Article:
And now that Donna has had her talk with Joe, hopefully, she'll be on board with sharing some of her parenting duties with him.
If their conversation could have come at a better time, I'd like to know when that would be. They said everything that needed to be said without going too far overboard into mushy territory.
I wonder, though, why Joe decided to go to Donna's when left to his own devices. Was he just ready to put the past behind him, or did he really think she was still trying to do away with Comet through her work with Rover?
Jesus Christ! You won! You got Haley and Gordon and Cameron! You got everybody! What else do you want?!Donna
The two of them are so much alike, which is why Gordon would be so drawn to them both. They're the loves of Gordon's life. Joe was the only thing missing as Gordon passed through the end of his life.
And Cameron and Gordon were the two loves of Joe's life. Gordon and Cameron, perhaps, of Donna's, too.
Donna, I get it. It hurts to be thought of in that way. I've been there.Joe
Donna's friendship with Gordon was still so solid. It's hard not to imagine that someday, after they had time to process everything, they might have considered giving love a try again, when raising children and thriving in business wasn't still a priority.
Donna's respect for Cameron hasn't waned, and getting to the end of her game showed Cameron believed the prize would be finding your child. Who thought that was coming? Or perhaps only a mother who played the whole way through came to that conclusion.
The foursome was (and is) so intertwined they'll never be able to step back.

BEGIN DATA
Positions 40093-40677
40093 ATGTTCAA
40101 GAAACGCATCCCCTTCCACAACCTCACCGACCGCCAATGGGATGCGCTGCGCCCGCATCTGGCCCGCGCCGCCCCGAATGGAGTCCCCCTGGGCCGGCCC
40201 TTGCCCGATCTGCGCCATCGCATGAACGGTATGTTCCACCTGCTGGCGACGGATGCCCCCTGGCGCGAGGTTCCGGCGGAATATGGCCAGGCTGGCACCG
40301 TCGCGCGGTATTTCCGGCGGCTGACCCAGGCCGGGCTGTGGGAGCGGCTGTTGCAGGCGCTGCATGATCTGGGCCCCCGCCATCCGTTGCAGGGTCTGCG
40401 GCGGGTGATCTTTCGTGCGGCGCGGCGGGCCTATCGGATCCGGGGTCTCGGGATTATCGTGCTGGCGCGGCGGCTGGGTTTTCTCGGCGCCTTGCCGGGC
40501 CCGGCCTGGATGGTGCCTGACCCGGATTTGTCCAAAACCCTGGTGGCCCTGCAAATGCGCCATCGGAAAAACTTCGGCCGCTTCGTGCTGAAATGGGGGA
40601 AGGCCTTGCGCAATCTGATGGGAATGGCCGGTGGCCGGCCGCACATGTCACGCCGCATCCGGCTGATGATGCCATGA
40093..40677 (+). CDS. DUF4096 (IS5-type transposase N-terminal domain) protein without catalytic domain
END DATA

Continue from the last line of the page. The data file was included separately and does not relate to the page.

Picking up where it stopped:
That's why it made so much sense for Donna and Joe to be in the same place at the time Gordon died. They had drifted so far apart, but the people who loved Gordon more than anybody else were together at the moment of his death. There's something Karmic in that.
I knew Gordon's time was up when he was speaking about the re-launch.
Oh geez. Where'd I get so dirty? And where did the time go?Gordon
It was those little moments of which he used to make a note. He might have made similar remarks earlier in the hour, but that one really stood out. I also noted he was very warm when the air conditioning wasn't working but chalked it up to being sweaty after the conversation with Haley. Nerves.
So when he looked in the mirror and the tell-tale blue lights of the afterlife shot through his vision, I was as ready as I was ever going to be.
Still, Gordon earlier wondered, "Who Needs a Guy?" Quite a few people need a guy, Gordon, when the guy is you.
With a gaping hole left in the foursome, we'll find out what happens next.
Will Donna take the managing partner role at her company or will she find a way to work with Cameron again to expand her ideas outside the Airstream and games to something evolutionary and life altering?
Will Cameron open up and stop seeing with tunnel vision? Can she keep the man she loves by allowing her emotions to flourish instead of being cooped up and stifled?
Will Joe's dreams of an expansive company and a life like Gordon's come to fruition, one with a wife and family, and perhaps a family business?
How will Gordon's death help center everyone to stop chasing dreams and escaping life by living life and creating dreams in the process? That was the plan of Boz and Diane. Will they lead the pack?
If you watch Halt and Catch Fire online, come back and share your thoughts after you have seen this beautiful, if heartbreaking episode. Otherwise, I want to hear from you below. What do you expect for the next three to end out the series?
Rest in Peace, Gordon Clark.
Carissa Pavlica is the managing editor and a staff writer and critic for TV Fanatic. She's a member of the Critic's Choice Association, enjoys mentoring writers, conversing with cats, and passionately discussing the nuances of television and film with anyone who will listen. Follow her on Twitter and email her here at TV Fanatic.